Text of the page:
Low-cost land improvement

Low-cost land improvement

Most graziers simply accept that animals tend to avoid some parts of their pasture and spend most of the time on others. Input suppliers advise chemicals to control weeds, fertilizer to boost grass production or seeding different forages. Albert Kuipers has a different approach. He suggests changing your pasture, by where, when and for how long you put your animals in each area.  

Kuipers is the Forage & Grazing Specialist with the Grey Wooded Forage Association and he’s been teaching grazing management for over 14 years. He’s taught hundreds, maybe thousands of people to manage grazing.

“Grazing is really simple,” he says. “It’s all about matching the amount of grazing and the right amount of rest to let the grass recover. Of course, figuring this out is a bit more challenging. It’s not based on the calendar. You just have to look at the forage.”

The key is to balancing animals and forage so the animals get enough nutrients to reach your performance targets, but not to allow them to chew off regrowth of a plant. That means planning to know where you’re going next and matching cattle numbers to the forage available. The concentration of animals has to be high enough to remove a fairly even amount of most of the plants in the pasture.

If you take off just a small portion of the grass, it recovers quickly because the plant doesn’t have to recover from a serious injury, Kuipers explains. If you take off a greater proportion of a plant, quite a large amount of the roots slough off. This means the plant has to regenerate roots before it can absorb the moisture and nutrients it needs, and it has to do this with less of a solar panel (the leaves) to power that growth.  

Kuipers has recently found research that supports his observations that grazing lightly is especially important early in the growing season. Taking less than 25% of the available forage in spring increased total forage production for the whole year by 60%. Taking 50% of that early growth cut the year’s production to 40% of its potential.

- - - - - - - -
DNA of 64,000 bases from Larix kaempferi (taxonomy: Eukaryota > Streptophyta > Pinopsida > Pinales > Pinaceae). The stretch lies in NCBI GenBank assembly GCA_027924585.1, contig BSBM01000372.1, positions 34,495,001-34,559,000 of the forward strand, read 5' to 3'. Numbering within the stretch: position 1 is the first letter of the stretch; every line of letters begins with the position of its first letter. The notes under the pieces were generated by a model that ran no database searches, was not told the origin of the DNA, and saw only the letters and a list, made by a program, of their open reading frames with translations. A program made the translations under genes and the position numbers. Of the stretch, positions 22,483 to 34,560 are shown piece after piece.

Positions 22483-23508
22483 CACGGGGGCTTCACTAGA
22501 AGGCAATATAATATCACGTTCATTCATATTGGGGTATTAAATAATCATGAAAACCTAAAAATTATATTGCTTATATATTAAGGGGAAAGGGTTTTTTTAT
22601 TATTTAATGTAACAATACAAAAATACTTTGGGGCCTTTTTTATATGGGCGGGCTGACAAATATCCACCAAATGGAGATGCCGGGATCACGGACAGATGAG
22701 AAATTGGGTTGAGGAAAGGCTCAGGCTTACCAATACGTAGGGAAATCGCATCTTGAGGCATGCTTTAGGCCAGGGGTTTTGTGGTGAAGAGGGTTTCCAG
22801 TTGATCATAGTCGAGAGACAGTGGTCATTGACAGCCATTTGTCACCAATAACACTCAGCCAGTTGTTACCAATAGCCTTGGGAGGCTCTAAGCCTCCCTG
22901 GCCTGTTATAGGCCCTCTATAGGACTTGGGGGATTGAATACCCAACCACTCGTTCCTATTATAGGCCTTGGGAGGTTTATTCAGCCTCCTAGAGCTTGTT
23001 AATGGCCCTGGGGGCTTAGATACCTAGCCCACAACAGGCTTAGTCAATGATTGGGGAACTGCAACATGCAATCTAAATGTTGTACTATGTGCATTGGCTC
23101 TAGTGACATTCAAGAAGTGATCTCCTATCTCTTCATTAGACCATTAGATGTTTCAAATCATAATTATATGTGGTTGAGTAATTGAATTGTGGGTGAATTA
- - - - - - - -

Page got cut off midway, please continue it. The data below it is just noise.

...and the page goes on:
Matching productivity to the number of animals and the productivity of the forage as well as the size of the field is quite an art, but one well worth practising.

“Even when you get things wrong, you can learn a lot and sometimes change your grazing land for the better,” says Kuipers. “About 25 years ago, I came home from an intensive grazing school convinced that stock density was the key to making money from grass cattle. I put a lot of animals on small spaces for too long. I grazed my pasture into the ground. Everything that wasn’t eaten was trampled. I didn’t see a thistle on the place for the next five years. And, without seeding a pound, I had a huge crop of alsike clover. The grass and clover came out of that short-term overgrazing, but the thistles couldn’t.

“The downside to that was that I forgot the animal side of the equation and my heifers didn’t gain nearly what they should have.

Research at the University of Alberta has backed up Kuiper’s experience. You can get rid of Canada thistle by holding cattle just a bit longer in a paddock than you normally would. The scientists found that once cattle got over the prickliness of thistle they ate it quite readily and kept it out of pastures – and it does have quite good nutritional value.